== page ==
Taking a Leap with The Great Green Life


Hey everyone!

Welcome to our first blog post and a community that we would like to call The Great Green Life.

On Earth Day 2019, we start our journey as a couple that hopes to make the transition to a more sustainable and eco-friendly living. We know how sad and depressing it is to live in a world where TVs and social media feeds constantly throw at us the bad news on climate change and how we seem to be failing our planet. As millennials, it doesn’t help to know that our future is heading towards rising sea levels, food insecurity, extreme weather, species extinction and environmental conflict. We know that we have all dreamed of a peaceful and stable life, where we can own homes, raise happy children and have fulfilling careers – just like our parents.

Unfortunately, in this tumultuous world, that stable “boring” lifestyle is not a given anymore. The reason why we chose to start a community on how to make life more sustainable, was this uncertainty in how our futures looked and why we need to do our part by reducing this “climate anxiety”. We know it is easy to sit back and complain about how only governments are in-charge of big changes or why politicians need to care more, but the real transformation is already happening when we choose to make small yet impactful changes in our day-to-day lives. It is our consumption, our travel, our food and our lifestyle that gets added up (x7 billion) and affects our planet.

So on this Earth Day, we are choosing to live a less consumptive, less carbon-intensive and less toxic lifestyle instead. Come join us in our journey as a couple that has decided to go green and we hope that it inspires you to make those changes in your life as well. We welcome guest blog posts (so feel free to write to us with your own stories of green living)!

Matt wrote the following story about how we spent Earth Hour earlier this year, and how that got us thinking about living more sustainably and eventually getting the inspiration to start this community.

Spending Our First Earth Hour Together

MATT: With Earth Hour being on a Saturday this year, many ideas come to my mind about fun and interesting things we could go out and do. But being March, it meant going out involved using some kind of power (it is cold and dark out here in Canada, and we would have to drive to our destination which meant using fuel). So instead, this year we decided to stay in and play some cards (decided on UNO) by candlelight and have some Rosé.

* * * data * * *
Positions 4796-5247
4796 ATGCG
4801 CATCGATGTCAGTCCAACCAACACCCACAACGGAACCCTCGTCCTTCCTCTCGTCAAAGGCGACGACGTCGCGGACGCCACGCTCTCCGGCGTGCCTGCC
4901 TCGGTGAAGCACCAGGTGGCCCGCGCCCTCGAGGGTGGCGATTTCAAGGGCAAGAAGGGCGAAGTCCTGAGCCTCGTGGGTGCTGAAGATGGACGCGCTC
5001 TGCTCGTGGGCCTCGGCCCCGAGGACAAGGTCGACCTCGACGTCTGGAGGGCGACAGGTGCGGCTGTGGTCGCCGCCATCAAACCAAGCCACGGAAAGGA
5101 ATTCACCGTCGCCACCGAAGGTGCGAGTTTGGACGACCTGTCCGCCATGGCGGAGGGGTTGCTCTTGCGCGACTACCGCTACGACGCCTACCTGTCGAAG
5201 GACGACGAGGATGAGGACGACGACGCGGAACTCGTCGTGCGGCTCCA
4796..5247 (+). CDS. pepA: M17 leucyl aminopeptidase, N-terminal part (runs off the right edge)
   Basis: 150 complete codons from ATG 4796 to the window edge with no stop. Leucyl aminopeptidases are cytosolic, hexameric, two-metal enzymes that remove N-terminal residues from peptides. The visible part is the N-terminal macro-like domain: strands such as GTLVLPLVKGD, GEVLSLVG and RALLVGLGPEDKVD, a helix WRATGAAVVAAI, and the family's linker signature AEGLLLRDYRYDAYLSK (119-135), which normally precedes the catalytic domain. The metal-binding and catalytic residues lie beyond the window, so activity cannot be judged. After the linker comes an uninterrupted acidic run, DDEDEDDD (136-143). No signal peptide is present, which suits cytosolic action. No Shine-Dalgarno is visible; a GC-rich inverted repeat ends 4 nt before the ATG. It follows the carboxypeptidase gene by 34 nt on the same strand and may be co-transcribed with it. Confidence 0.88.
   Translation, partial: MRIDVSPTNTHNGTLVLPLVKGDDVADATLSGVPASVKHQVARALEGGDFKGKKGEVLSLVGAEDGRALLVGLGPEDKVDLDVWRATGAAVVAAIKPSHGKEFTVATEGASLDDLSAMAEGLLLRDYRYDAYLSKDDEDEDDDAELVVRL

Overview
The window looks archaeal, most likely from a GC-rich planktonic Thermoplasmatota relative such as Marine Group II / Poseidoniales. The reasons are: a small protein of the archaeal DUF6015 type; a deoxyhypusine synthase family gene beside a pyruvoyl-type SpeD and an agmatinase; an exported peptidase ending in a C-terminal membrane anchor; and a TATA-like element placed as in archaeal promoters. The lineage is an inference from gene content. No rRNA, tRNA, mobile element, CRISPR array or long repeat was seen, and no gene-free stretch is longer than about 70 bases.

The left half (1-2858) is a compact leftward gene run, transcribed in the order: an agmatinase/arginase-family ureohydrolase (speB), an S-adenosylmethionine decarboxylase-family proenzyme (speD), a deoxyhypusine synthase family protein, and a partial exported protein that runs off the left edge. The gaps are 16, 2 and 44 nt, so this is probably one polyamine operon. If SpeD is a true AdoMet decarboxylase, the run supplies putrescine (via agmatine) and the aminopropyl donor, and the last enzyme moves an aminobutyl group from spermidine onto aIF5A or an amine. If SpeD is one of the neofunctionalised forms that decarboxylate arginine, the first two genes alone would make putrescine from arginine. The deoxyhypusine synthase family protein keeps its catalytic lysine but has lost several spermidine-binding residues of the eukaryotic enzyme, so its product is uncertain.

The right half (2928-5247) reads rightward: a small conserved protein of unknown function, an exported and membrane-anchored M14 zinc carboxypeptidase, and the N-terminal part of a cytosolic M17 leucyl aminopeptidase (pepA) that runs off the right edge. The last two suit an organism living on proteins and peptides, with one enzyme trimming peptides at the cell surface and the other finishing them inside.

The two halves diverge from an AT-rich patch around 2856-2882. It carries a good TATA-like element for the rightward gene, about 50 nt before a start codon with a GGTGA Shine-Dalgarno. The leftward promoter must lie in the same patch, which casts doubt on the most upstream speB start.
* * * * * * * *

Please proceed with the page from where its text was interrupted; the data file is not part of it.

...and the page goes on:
Spending this uninterrupted time together (without phones or lights) turned out to be better than anything going out could have provided. Earth hour, as advertised is only one hour, but the time flew by and we played for much longer. Vasu jumped out to an early lead, but we ended up both winning three games. Both our competitive natures came through, but the whole experience itself was great fun. The time spent together, not worrying about what’s happening on social media or the internet was a nice break from the usual routine.

Sometimes we forget how fun just staying in and not doing anything that involves electricity or some kind of power, is sad given how much more enjoyable life can be without it. We automatically think that for something to be fun now we need to be doing something exciting or ‘like’ worthy, but we forget that the best times can be had with those around us and it doesn’t involve our phones, computers or TV. Earth Hour reminds you that the most important things are not electronic, they’re right there in front of us and one doesn’t need power or electricity to enjoy it. That’s what we’ll try to explain with this blog, that you don’t need to always be focused on what’s going on where you are or what trend is popular at the moment – life is always better when you enjoy it with people close to you. And sometimes disconnecting and spending quality time with those close to you is what often gets overlooked when it comes to changing our lifestyles.

A snapshot of our monthly electricity consumption.
Love how our electricity provider gives us an idea of what 1 kWh means. Perspective makes all the difference.